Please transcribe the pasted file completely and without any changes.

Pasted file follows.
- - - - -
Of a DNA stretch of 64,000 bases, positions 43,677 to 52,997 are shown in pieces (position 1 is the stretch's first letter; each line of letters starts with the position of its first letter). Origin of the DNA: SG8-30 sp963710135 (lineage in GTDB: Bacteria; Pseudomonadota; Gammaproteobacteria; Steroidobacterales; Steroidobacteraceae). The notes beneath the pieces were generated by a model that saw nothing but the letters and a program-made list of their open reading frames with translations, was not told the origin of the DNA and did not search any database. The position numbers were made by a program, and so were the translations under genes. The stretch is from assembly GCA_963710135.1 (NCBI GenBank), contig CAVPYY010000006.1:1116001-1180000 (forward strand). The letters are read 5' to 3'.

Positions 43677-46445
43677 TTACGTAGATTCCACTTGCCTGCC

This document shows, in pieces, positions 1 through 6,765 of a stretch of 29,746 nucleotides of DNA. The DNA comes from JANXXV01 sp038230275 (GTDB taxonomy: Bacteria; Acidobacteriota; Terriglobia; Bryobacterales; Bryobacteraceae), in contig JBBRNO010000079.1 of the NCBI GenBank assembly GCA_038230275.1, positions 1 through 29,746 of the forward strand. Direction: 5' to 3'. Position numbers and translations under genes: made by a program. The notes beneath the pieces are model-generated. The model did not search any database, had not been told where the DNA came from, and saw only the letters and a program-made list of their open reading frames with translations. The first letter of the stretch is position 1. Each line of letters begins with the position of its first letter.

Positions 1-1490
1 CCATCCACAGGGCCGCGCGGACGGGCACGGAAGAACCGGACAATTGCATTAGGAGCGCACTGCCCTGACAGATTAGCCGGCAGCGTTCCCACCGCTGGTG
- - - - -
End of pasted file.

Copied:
Of a DNA stretch of 64,000 bases, positions 43,677 to 52,997 are shown in pieces (position 1 is the stretch's first letter; each line of letters starts with the position of its first letter). Origin of the DNA: SG8-30 sp963710135 (lineage in GTDB: Bacteria; Pseudomonadota; Gammaproteobacteria; Steroidobacterales; Steroidobacteraceae). The notes beneath the pieces were generated by a model that saw nothing but the letters and a program-made list of their open reading frames with translations, was not told the origin of the DNA and did not search any database. The position numbers were made by a program, and so were the translations under genes. The stretch is from assembly GCA_963710135.1 (NCBI GenBank), contig CAVPYY010000006.1:1116001-1180000 (forward strand). The letters are read 5' to 3'.

Positions 43677-46445
43677 TTACGTAGATTCCACTTGCCTGCC

This document shows, in pieces, positions 1 through 6,765 of a stretch of 29,746 nucleotides of DNA. The DNA comes from JANXXV01 sp038230275 (GTDB taxonomy: Bacteria; Acidobacteriota; Terriglobia; Bryobacterales; Bryobacteraceae), in contig JBBRNO010000079.1 of the NCBI GenBank assembly GCA_038230275.1, positions 1 through 29,746 of the forward strand. Direction: 5' to 3'. Position numbers and translations under genes: made by a program. The notes beneath the pieces are model-generated. The model did not search any database, had not been told where the DNA came from, and saw only the letters and a program-made list of their open reading frames with translations. The first letter of the stretch is position 1. Each line of letters begins with the position of its first letter.

Positions 1-1490
1 CCATCCACAGGGCCGCGCGGACGGGCACGGAAGAACCGGACAATTGCATTAGGAGCGCACTGCCCTGACAGATTAGCCGGCAGCGTTCCCACCGCTGGTG